Mediation is an option at any point in the divorce process, even before a petition is filed with the court. There can be many benefits to settling a divorce this way, but there can also be disadvantages. If you are contemplating divorce or have already started the process, speak with a divorce lawyer about the process and whether this option is a good step for you.
The attorneys at Scroggins Law Group (SLG) have over 100 years of combined experience. Our divorce and family law team is headed by Mark Scroggins, a trial lawyers who is *board-certified by the Texas Board of Legal Specialization in Family Law. SLG helps clients determine whether divorce mediation is likely to be a beneficial option for them. If so, we will attend mediations to ensure your rights are protected throughout the process.
What happens in divorce mediation
When parties agree to mediation – or when a judge orders them to participate in the process – they meet with a neutral third-party mediator who helps them sort through the issues to determine where the conflict lies and negotiate each issue point by point. The mediator does not have a say in how the issues are resolved; they are merely the facilitator who helps the parties reach a voluntary settlement.
If the parties reach an agreement on some or all areas of conflict, it will be memorialized in a Mediated Settlement Agreement that is contractually binding. A final decree of divorce will then be drafted that is specifically based on the terms of the Mediated Settlement Agreement.
Limitations of divorce mediation
Mediation is not the best choice in every situation. Couples with deeply held resentment, high-value assets at risk, and other intervening emotional factors may override any hope for a successful outcome. Other indicators include:
- Domestic violence – When a marriage involves physical violence, bullying, or other emotional abuse, mediation can be uncomfortable and counter-productive. If you have experienced domestic violence, discuss your options with your attorney. You may be able to opt out of a court-ordered mediation or request to participate in a modified process.
- Power imbalance – In marriage, a power imbalance can arise from personality differences, educational or professional credentials, income differences, and dynamics that have evolved in the relationship. Unequal power can be an impediment to mediation, but understanding at the outset can allow you to be more selective when choosing the right mediator.
Benefits of divorce mediation
Mediation offers certain advantages that make it an attractive option for many divorcing couples.
- Lower costs – Mediation can save time and money. Pursuing a divorce through litigation and trial typically takes a year to eighteen months, and in some cases, can last even longer. A successful mediation can end the process before couples invest in the time it will take to resolve the matter through the courts.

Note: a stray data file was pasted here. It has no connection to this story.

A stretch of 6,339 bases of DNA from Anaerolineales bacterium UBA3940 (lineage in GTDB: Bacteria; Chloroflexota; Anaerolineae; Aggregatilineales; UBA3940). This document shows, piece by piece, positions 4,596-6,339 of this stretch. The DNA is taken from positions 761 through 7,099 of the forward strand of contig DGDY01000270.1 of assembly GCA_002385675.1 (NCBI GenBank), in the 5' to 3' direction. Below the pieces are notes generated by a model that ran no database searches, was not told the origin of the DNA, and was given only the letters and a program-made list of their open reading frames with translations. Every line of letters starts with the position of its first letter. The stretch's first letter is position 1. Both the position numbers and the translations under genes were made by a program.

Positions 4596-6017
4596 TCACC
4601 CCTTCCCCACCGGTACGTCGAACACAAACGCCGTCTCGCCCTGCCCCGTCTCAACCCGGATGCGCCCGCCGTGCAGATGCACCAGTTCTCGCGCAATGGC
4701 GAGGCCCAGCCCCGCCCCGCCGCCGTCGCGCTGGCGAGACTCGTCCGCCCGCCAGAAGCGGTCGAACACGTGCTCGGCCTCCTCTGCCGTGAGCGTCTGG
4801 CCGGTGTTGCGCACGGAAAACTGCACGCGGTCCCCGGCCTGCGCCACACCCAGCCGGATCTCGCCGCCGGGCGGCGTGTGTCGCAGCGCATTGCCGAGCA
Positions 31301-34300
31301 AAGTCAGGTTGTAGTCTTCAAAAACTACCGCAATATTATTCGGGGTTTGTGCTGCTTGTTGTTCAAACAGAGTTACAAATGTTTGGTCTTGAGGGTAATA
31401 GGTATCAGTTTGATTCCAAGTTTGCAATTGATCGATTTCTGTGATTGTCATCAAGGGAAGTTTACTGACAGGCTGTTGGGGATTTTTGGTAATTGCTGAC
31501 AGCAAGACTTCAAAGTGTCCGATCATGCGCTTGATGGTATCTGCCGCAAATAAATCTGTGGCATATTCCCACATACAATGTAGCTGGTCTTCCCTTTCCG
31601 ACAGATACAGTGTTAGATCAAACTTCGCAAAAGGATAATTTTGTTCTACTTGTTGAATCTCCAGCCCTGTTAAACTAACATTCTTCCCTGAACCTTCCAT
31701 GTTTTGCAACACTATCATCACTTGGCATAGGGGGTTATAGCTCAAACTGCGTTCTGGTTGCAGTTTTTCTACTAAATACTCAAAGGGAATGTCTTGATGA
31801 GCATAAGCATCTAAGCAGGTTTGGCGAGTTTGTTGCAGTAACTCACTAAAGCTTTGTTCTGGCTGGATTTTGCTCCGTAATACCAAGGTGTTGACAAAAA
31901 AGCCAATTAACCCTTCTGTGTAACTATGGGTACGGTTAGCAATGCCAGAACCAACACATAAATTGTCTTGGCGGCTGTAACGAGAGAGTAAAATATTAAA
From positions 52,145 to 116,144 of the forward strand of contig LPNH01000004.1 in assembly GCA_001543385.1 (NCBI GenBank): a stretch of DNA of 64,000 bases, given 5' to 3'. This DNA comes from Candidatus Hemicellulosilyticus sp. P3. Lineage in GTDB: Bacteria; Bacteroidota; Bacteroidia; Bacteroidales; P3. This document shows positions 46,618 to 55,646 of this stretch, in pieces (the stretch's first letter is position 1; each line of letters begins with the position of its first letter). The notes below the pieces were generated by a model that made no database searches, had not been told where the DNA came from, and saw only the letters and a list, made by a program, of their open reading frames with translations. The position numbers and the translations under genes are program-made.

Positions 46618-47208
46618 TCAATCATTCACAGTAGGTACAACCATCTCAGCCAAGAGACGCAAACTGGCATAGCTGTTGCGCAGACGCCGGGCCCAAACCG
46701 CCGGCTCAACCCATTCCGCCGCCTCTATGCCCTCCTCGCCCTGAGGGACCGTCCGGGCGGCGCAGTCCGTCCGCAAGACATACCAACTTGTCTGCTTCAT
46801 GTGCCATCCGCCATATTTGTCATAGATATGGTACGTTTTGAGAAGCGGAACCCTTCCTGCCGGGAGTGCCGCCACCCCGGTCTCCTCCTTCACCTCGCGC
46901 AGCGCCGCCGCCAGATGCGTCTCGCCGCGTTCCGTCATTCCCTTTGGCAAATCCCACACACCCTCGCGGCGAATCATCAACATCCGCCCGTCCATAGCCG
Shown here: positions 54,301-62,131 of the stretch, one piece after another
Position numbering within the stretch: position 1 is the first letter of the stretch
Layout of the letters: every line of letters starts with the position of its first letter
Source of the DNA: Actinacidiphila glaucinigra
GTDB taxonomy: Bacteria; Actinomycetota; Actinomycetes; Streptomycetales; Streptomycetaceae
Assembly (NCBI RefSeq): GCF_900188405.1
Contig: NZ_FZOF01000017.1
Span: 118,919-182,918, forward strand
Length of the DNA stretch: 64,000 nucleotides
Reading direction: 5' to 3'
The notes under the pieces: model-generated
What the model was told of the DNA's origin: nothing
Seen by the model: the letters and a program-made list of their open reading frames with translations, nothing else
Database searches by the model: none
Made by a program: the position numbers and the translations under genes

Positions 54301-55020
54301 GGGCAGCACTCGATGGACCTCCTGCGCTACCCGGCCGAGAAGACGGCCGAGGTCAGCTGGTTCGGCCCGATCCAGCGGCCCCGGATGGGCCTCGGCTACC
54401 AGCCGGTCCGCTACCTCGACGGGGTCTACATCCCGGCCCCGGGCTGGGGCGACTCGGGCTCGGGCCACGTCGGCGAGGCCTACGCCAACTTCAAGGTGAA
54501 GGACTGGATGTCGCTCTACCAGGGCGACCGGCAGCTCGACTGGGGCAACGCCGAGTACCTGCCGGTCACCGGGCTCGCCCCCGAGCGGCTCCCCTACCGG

- Less stress – Litigation is inherently adversarial but mediation encourages cooperation. The change in tone can reduce anxiety and encourage a more peaceful end to a marriage on terms to which both parties agree.
- Certainty – When you reach an agreement voluntarily, you do not need to worry about unexpected decisions by a judge.
- Flexibility – Court-ordered divorce decrees and child possession orders tend to follow strict formulas but when you and your ex reach a mediated settlement, you can be creative in crafting solutions that work for your situation.
- Control – A mediation session allows each party an opportunity to speak about the issues as they see them. Each side then, collaborates with the mediator individually in a private caucus to help facilitate negotiations. You may find that having the opportunity to share your side of the story and then have a say in the settlement terms provides a much-needed sense of control.
- Confidentiality – The mediation process remains confidential, unlike litigation, which creates a public record.
What happens after mediation
If you and your spouse come to a total impasse, or you settle some issues but not all, you can continue with the litigation process on the unresolved issues only. If you reach a full agreement, § 6.602 of the Texas Family Code provides that the resulting agreement is binding on the parties if it:
- States, in prominent and boldfaced, underlined, or capitalized text, that the agreement is not subject to revocation;
- Is signed by each party to the agreement; and
- Is signed by the party’s attorney, if any, at the time the agreement is signed.
If these conditions are met, the parties are entitled to a judgment on the mediated settlement agreement. There are however, two exceptions. The judge may deny a decree adopting the settlement if he or she determines that:
- The settlement agreement was reached by one spouse’s use of fraud, coercion, or duress; or
- If the agreement is not in the best interest of the couple’s child and either (i) a spouse was unable to make free decisions due to the effects of domestic violence, or (ii) the agreement provides a parent with a history of physical or sexual abuse to have unsupervised access to a child
Once a decree is entered, it can be difficult to modify, making it crucial to consider the long-term impact of the terms of a settlement. Your divorce mediation lawyer will scrutinize any settlement terms before they are finalized to make sure they address your long-term goals.
What happens afteSpeak with a Texas divorce mediation lawyer at Scroggins Law Groupr mediation
If you have questions about whether mediation is right for your divorce, schedule a consultation with Scroggins Law Group. With more than 100 years of combined experience, we understand what it takes to protect you and your family, and we make every effort to ensure that your interests are satisfied. If mediation is unsuccessful, we are fully prepared and eager to take your divorce all the way to trial. We look forward to hearing from you.